Leonardo da Vinci was a Florentine artist, one of the great masters of the High Renaissance, who was also celebrated as a painter, sculptor, architect, engineer, and scientist. His profound love of knowledge and research was the keynote of both his artistic and scientific endeavors. His innovations in the field of painting influenced the course of Italian art for more than a century after his death, and his scientific studies—particularly in the fields of anatomy, optics, and hydraulics—anticipated many of thhe developments of modern science.
Leonardo was born on April 15, 1452, in the small Tuscan town of Vinci, near Florence. He was the son of a wealthy Florentine notary and a peasant woman. In the mid-1460s the family settled in Florence, where Leonardo was given the best education that Florence, the intellectual and artistic center of Italy, could offer. He rapidly advanced socially and intellectually. He was handsome, persuasive in conversation, and a fine musician and improviser. About 1466 he was apprenticed ass a garzone (studio boy) to Andrea del Verrocchio, the leading Florentine painter and sculptor of his day. In Verrocchio’s workshop Leonardo was introduced to many activities, from the painting of altarpieces and panel pictures to the creation of large sc
In 1478 Leonardo became an independent master. His first commission, to paint an altarpiece for the chapel of the Palazzo Vecchio, the Florentine town hall, was never executed. His first large painting, The Adoration of the Magi (begun 1481, Uffizi), left unfinished, was ordered in 1481 for the Monastery of San Donato a Scopeto, Florence. Other works ascribed to his youth are the so-called Benois Madonna (c. 1478, Hermitage, Saint Petersburg), the portrait Ginerva de’ Benci (c. 1474, National Gallery, Waashington, D.C.), and the unfinished Saint Jerome (c. 1481, Pinacoteca, Vatican).
About 1482 Leonardo entered the service of the duke of Milan, Ludovico Sforza, having written the duke an astonishing letter in which he stated that he could build portable bridges; that he knew the techniques of constructing bombardments and of making cannons; that he could build ships as well as armored vehicles, catapults, and other war machines; and that he could execute sculpture in marble, bronze, and clay. He served as pr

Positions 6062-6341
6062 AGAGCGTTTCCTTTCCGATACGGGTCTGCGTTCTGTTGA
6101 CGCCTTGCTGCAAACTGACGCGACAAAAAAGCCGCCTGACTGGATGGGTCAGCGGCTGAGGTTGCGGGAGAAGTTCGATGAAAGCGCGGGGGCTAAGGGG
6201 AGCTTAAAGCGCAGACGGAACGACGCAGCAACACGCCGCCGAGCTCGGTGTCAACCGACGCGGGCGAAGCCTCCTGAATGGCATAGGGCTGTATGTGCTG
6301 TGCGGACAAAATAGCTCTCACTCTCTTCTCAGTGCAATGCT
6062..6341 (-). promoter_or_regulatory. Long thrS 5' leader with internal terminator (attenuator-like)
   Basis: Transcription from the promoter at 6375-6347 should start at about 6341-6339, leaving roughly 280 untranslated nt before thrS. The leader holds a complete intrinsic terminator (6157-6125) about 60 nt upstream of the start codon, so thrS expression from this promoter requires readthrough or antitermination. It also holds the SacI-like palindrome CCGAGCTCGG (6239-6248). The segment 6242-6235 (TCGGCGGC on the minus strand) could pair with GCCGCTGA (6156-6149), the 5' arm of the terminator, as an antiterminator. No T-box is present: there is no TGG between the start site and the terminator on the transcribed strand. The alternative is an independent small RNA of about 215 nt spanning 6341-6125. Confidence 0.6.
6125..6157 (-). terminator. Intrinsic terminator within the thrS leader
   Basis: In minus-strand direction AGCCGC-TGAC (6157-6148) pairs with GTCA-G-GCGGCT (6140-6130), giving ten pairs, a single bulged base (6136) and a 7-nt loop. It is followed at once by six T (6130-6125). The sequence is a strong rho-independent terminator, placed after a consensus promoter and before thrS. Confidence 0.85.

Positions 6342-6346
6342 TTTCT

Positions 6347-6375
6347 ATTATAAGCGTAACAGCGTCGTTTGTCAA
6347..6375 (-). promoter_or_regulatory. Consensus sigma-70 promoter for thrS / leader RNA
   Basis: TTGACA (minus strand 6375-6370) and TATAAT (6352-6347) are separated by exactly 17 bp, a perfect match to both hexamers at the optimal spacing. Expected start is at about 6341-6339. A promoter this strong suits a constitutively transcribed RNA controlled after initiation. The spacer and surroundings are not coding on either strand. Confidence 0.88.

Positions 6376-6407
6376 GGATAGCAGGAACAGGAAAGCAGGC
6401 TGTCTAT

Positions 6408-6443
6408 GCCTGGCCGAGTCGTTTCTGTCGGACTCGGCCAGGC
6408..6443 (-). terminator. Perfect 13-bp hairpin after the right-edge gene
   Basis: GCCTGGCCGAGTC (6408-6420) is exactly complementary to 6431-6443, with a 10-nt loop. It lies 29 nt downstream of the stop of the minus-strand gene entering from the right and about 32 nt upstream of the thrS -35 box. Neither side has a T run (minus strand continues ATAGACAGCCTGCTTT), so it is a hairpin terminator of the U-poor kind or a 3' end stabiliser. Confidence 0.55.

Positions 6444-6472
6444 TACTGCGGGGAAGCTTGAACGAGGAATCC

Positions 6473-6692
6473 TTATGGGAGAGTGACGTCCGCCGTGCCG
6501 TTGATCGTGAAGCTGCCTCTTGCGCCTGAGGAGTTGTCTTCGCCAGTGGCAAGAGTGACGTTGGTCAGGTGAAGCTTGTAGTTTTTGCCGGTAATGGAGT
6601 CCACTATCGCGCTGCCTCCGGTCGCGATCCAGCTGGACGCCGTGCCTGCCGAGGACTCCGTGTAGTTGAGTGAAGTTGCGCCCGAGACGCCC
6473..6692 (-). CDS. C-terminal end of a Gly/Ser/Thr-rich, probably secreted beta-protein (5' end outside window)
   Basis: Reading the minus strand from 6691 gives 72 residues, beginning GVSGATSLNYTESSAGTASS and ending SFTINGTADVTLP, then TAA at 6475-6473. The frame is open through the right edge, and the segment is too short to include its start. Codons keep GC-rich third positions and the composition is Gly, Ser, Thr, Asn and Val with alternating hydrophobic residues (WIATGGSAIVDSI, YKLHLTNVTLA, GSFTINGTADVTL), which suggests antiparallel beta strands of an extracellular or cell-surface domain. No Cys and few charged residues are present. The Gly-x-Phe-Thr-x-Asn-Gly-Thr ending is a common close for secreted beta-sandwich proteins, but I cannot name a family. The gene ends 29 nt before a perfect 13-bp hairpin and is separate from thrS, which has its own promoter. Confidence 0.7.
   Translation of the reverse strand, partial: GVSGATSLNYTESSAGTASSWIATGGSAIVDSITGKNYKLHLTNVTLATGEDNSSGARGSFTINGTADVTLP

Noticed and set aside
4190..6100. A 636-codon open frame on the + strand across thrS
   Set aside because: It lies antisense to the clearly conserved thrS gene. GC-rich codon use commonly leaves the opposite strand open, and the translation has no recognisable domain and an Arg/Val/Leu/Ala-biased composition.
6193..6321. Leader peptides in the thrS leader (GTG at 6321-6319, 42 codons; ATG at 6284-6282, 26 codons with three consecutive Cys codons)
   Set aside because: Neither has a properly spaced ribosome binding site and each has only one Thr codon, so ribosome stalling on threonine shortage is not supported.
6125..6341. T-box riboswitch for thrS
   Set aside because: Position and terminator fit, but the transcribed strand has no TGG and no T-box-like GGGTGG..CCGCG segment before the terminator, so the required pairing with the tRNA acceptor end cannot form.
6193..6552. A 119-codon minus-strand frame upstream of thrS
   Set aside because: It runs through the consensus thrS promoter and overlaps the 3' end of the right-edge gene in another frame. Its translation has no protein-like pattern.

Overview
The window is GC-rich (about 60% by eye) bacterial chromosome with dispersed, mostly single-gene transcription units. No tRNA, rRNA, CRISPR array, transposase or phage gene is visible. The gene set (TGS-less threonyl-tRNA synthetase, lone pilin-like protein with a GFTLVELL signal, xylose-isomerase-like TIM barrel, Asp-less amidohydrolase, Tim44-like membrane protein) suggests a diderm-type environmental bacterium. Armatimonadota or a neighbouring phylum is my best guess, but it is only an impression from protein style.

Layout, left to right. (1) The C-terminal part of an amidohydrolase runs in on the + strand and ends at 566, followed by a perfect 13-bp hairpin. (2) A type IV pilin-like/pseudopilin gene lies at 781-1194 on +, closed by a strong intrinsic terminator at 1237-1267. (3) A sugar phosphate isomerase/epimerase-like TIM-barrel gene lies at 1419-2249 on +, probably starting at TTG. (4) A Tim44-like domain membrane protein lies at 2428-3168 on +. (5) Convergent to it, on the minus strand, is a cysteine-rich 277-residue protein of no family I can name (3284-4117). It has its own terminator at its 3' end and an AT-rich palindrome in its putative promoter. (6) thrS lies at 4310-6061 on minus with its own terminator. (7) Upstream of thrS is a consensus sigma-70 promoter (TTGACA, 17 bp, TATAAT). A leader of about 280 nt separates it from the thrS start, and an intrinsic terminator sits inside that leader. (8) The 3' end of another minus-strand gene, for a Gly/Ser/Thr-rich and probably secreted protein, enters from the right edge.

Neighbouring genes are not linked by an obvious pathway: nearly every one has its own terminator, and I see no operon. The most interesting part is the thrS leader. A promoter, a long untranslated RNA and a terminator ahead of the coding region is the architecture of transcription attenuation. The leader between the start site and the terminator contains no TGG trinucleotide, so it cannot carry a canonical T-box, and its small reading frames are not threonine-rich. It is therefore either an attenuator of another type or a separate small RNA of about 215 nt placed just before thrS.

Evidence indicates that Leonardo had apprentices and pupils in Milan, for whom he probably wrote the various texts later compiled as Treatise on Painting (1651; trans. 1956). The most important of his own paintings during the early Milan period was The Virgin of the Rocks, two versions of which exist (1483-85, Louvre, Paris; 1490s to 1506-08, National Gallery, London); he worked on the compositions for a long time, as was his custom, seemingly unwilling to finish what he had begun. From 1495 to 1497 Leonardo labored on his masterpiece, The Last Supper, a mural in the refectory of the Monastery of Santa Maria delle Grazie, Milan. Unfortunately, his experimental use of oil on dry plaster (on what was the thin outer wall of a space designed for serving food) was technically unsound, and by 1500 its deterioration had begun. Since 1726 attempts have been made, unsuccessfully, to restore it; a concerted restoration and conservation program, making use of the latest technology, was begun in 1977 and is reversing some of the damage. Although much of the original surface is go
In 1502 Leonardo entered the service of Cesare Borgia, duke of Romagna and son and chief general of Pope Alexander VI; in his capacity as the duke’s chief architect and engineer, Leonardo supervised work on the fortresses of the papal territories in central Italy. In 1503 he was a member of a commission of artists who were to decide on the proper location for the David (1501-04, Accademia, Florence), the famous colossal marble statue by the Italian sculptor Michelangelo, and he also served as an engineer in the war against Pisa. Toward the end of
In 1506 Leonardo went again to Milan, at the summons of its French governor, Charles d’Amboise. The following year he was named court painter to King Louis XII of France, who was then residing in Milan. For the next six years Leonardo divided his time between Milan and Florence, where he often visited his half brothers and half sisters and looked after his inheritance. In Milan he continued his engineering projects and worked on an equestrian figure for a monument to Gian Giacomo Trivulzio, commander of the French forces in the city; although the project was not completed, drawings and studies have been preserved. From 1514 to 1516 Leonardo lived in Rome under the patronage of Pope Leo X: he was housed in the Palazzo Belvedere in the Vatican and seems to have been occupied principally with scientific experimentation. In 1516 he traveled to France to enter the service of King Francis I. He spent his last years at the Château de Cloux (later called Clos-Lucé), near the King’s summer palace at Amboise on the Loire, where he died on May 2, 1519.